Azure Stack AzureStack DevOps Microsoft

Creating Azure Stack Tenant Offer via PowerShell

When you start working with Microsoft Azure Stack you can automate a lot of the configuration via PowerShell. This quick video and script will help you create Tenant Offers via PowerShell.


Create New Azure Stack Tenant Offer With PowerShell
Watch this video on YouTube.



DevOps Docker VMware

Remove Docker persistent storage volumes from VMware datastore

After you have finished using your Docker persistent storage volumes you can remove them from the environment so you can clean them up and don’t consume more storage that what is really needed. Here is what you have to do do clean those up.

List your volumes

docker volume ls

You will see your docker volumes stored in your /vsanDatastore/dockvols folder


Remove the volumes not needed

docker volume rm volumename

ex: docker volume rm MyVolume


This will remove the volume from the docker host and will also remove it from the VMware vSphere datastore.

DevOps Docker VMware

Deploying containers with persistent storage in VMware environments

In my last blog post I described how to install the VMware Plugin for Docker.  Now we will deploy an environment and show how we can use a persistent storage volume across containers.

Build a new volume for a container

docker volume create –driver-vmdk –name BusyBox1 -o size=2gb


You can check the volume with docker volume ls or docker volume inspect  commands.

Create a container with persistent storage

docker run –rm -it -v Volumename:/mnt/mymount containerimage.

docker run –rm -it -v BusyBox1:/mnt/myvol busybox


Create a file in the persistent storage

In your container go to the directory you specified in the previous command. In our case it is /mnt/myvol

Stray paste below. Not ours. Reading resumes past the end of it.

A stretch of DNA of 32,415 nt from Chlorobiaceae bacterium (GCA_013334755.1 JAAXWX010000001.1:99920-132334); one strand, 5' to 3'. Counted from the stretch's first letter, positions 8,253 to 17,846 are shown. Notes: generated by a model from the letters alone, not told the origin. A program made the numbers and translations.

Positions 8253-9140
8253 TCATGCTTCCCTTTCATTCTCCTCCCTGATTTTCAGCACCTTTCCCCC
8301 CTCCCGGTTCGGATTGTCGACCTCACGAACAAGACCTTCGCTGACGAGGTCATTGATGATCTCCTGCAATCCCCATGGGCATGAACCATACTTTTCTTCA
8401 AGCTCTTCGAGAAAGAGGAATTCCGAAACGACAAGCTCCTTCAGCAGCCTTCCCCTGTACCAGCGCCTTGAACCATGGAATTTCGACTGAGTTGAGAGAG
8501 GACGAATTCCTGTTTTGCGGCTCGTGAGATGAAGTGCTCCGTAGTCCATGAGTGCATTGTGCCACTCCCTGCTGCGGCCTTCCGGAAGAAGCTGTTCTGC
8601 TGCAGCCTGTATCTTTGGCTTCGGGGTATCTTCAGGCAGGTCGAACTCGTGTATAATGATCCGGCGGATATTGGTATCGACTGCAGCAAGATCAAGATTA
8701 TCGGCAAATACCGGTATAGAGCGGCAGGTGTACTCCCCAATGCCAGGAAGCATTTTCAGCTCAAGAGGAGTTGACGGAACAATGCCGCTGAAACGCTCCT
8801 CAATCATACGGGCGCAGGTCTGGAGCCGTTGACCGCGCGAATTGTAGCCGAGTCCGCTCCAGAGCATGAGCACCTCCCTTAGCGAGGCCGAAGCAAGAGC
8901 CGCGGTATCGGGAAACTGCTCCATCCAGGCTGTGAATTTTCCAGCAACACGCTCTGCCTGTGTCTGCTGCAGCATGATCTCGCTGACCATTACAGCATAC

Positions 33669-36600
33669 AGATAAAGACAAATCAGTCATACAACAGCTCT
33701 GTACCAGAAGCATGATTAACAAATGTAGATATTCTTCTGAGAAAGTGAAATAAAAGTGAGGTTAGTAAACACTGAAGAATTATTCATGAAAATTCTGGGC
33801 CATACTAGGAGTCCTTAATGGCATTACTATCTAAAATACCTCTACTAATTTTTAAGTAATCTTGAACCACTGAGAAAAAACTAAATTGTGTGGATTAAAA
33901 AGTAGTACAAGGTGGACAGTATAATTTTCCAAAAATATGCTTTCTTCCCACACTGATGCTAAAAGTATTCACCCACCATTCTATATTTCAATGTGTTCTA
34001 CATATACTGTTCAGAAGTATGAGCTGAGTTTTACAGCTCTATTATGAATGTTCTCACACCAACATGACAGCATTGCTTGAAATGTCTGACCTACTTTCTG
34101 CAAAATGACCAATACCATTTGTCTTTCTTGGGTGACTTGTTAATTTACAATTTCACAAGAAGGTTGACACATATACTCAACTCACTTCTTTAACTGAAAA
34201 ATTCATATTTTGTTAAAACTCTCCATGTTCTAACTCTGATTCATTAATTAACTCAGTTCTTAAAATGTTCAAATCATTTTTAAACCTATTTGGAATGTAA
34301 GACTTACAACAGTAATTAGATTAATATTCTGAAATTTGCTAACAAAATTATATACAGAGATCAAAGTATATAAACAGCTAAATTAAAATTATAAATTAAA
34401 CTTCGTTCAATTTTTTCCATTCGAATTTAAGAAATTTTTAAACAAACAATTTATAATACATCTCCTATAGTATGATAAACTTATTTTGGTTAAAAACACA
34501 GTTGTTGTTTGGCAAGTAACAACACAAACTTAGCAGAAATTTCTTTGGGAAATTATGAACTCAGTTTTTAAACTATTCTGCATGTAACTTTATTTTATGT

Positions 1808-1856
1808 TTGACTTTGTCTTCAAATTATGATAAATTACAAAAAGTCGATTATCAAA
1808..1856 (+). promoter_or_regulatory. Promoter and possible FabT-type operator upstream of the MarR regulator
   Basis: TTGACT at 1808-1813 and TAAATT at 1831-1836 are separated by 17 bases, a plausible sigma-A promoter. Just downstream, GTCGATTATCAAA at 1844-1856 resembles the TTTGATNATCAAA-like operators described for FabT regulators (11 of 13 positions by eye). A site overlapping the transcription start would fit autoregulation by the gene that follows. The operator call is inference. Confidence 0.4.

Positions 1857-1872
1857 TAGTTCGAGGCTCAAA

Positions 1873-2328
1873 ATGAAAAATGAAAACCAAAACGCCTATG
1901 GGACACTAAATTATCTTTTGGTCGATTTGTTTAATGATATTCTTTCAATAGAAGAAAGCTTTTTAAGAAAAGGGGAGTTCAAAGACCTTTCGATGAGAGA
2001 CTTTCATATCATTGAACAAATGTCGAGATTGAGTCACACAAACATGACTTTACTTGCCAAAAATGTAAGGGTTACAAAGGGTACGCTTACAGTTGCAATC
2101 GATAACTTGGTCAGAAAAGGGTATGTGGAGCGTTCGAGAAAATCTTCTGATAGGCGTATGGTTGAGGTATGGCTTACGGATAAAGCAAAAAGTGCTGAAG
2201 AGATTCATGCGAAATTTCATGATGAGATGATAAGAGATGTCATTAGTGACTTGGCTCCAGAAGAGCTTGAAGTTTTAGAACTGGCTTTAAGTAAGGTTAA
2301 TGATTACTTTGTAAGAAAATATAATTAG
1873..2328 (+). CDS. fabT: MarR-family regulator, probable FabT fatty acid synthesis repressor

Create a quick file ex: touch file1  and then add some information to it.


We have created a file in the persistent storage not in the container file system.

Now you can exit your container. ex: exit

Create a different container and attach the persistent volume

I will download a new image for an Ubuntu:latest container and mount the persistent storage volume.

docker run –rm -it -v BusyBox1:/mnt/myvol ubuntu


Change to the same directory /mnt/myvol and see that you can browse the file was created before.

Why is this important? 

This allows the developers or administrators to provide a persistent storage that can be used across container reboots to save data outside the container. This can be a great use case for database or shared data that can be used for different containers.


Drop me a comment if you like this type of post.

DevOps Docker VMware

Leveraging the VMware Docker Plugin in your environment

You may have heard that VMware released a docker plugin. This plugin allows the developers use persistent storage and store it in the VMware datastore while allowing IT Administrators the capability to manage their environment their way.

In this post I will go thru the steps to add the all the components to the ESXi server and to the VM’s

Download Binaries

To download the binaries I used a Ubuntu machine.

1. create a folder to download the files. ex: mkdir vmware